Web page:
|by Anonymous||reply 19||06/12/2015|
R19 Yup. My mother was a Junior League, DAR, country club golf playing woman of leisure, and her repertoire of Jello salads could fill a small book. They were mostly sweet, but there were a few savory as well. She did a tomato aspic-y thing with a lemon jello base which had seafood in it all molded in one of those salmon copper molds. It could be either a light luncheon entree, or served with small melba rounds as a drinks nibble.
|by Anonymous||reply 20||06/12/2015|
You know R20 is *really* "country club" because he says "drinks nibble."
|by Anonymous||reply 21||06/13/2015|
Is this an American thing? Do they eat this stuff in Europe? I was raised by a grandmother from Italy. We never had this stuff. We knew what Jello was, but we never ate it. My husband is from the Mid-west. Apparently, jello is traditional out there.
|by Anonymous||reply 22||06/13/2015|
My mother's friend used to make a salad with lime jello, sour cream, and pineapple chunks. Also, she made the same recipe with orange jello and mandarin orange segments. I searched and searched but couldn't find the recipe - until one of you dolls posted it here for me. The orange version has made many appearances since.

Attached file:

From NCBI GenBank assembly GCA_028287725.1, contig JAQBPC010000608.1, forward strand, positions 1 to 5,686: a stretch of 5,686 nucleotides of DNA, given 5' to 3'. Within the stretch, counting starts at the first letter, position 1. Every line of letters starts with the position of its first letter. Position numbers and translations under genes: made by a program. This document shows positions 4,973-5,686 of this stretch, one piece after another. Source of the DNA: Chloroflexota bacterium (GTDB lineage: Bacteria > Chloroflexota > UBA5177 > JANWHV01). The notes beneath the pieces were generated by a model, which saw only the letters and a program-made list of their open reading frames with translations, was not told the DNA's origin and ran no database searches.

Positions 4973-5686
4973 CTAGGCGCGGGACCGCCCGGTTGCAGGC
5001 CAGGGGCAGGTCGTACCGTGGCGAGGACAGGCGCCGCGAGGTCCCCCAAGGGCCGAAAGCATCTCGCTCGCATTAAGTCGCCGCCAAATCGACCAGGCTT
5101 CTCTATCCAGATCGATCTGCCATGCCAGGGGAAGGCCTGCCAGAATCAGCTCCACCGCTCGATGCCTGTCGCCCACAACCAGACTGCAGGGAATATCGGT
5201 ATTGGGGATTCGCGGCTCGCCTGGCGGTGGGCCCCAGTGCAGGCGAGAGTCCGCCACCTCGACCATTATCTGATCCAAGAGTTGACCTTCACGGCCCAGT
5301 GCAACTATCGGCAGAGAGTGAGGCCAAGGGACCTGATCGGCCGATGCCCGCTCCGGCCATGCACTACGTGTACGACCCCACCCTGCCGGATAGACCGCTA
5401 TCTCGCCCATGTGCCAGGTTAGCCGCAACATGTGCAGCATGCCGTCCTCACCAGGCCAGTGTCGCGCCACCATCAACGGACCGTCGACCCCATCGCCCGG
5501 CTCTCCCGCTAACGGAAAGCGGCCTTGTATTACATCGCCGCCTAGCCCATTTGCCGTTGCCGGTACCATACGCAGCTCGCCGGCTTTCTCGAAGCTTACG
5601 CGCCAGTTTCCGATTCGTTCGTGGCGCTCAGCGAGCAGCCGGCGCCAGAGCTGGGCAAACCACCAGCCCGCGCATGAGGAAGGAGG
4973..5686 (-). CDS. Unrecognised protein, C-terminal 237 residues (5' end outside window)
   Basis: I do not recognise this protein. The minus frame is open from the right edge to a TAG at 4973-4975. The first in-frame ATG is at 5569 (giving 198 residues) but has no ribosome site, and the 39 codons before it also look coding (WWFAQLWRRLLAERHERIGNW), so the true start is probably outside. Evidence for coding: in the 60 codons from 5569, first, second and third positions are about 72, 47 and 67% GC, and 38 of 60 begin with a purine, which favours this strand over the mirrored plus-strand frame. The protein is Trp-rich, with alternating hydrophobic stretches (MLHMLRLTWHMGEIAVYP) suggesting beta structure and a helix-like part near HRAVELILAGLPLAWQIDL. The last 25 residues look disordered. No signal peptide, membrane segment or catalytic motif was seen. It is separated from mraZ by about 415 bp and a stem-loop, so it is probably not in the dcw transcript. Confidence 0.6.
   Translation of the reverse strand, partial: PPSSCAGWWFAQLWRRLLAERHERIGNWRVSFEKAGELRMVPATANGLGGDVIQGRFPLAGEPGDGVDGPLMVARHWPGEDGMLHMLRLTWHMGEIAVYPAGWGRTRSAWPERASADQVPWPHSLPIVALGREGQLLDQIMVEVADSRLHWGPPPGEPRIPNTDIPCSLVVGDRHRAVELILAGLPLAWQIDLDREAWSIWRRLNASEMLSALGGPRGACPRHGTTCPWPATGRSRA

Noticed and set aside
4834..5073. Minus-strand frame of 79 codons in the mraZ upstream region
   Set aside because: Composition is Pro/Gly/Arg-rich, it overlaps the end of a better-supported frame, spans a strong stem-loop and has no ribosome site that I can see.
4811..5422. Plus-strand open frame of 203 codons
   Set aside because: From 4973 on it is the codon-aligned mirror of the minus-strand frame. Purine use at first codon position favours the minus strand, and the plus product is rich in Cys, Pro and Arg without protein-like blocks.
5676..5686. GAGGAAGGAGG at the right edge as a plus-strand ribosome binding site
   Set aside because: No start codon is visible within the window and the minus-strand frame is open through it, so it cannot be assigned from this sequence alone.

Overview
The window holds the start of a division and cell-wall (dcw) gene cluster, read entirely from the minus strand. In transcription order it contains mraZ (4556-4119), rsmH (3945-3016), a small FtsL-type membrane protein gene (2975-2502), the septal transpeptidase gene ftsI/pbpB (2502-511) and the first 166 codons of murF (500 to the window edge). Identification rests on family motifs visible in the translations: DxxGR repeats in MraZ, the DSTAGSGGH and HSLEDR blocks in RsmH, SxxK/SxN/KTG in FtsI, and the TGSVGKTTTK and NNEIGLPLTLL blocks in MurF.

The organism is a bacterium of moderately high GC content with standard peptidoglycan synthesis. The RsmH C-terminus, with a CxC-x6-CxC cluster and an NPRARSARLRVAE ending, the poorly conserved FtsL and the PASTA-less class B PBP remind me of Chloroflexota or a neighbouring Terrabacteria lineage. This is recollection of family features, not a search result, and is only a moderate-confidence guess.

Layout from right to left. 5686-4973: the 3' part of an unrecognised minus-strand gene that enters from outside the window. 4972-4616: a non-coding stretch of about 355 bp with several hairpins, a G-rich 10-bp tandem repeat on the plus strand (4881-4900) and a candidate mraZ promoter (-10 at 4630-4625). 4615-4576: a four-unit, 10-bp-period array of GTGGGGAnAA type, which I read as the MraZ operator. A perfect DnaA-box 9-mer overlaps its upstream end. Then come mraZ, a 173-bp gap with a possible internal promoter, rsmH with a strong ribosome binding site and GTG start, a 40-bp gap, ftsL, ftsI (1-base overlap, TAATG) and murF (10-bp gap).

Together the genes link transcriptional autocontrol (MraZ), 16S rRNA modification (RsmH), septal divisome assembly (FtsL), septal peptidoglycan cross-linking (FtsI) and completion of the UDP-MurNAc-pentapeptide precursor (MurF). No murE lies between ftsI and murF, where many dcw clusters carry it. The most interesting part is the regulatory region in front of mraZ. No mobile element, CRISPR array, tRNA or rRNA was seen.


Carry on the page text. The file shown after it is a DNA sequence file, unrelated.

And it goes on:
|by Anonymous||reply 23||06/13/2015|
[quote] lime jello, sour cream, and pineapple chunks
Reading that makes one wonder whether it's actually edible.
|by Anonymous||reply 24||06/13/2015|
Ready to vomit....thanks DL.
|by Anonymous||reply 25||06/13/2015|
R23, could you be talking about Divinity Salad? It has lime jello, cottage cheese or cream cheese, pineapple, nuts and Cool Whip. It was on every midwest church basement potluck table in the 70s.
|by Anonymous||reply 26||06/13/2015|
Divinity salad is probably the second worst thing that can happen to you in a church basement.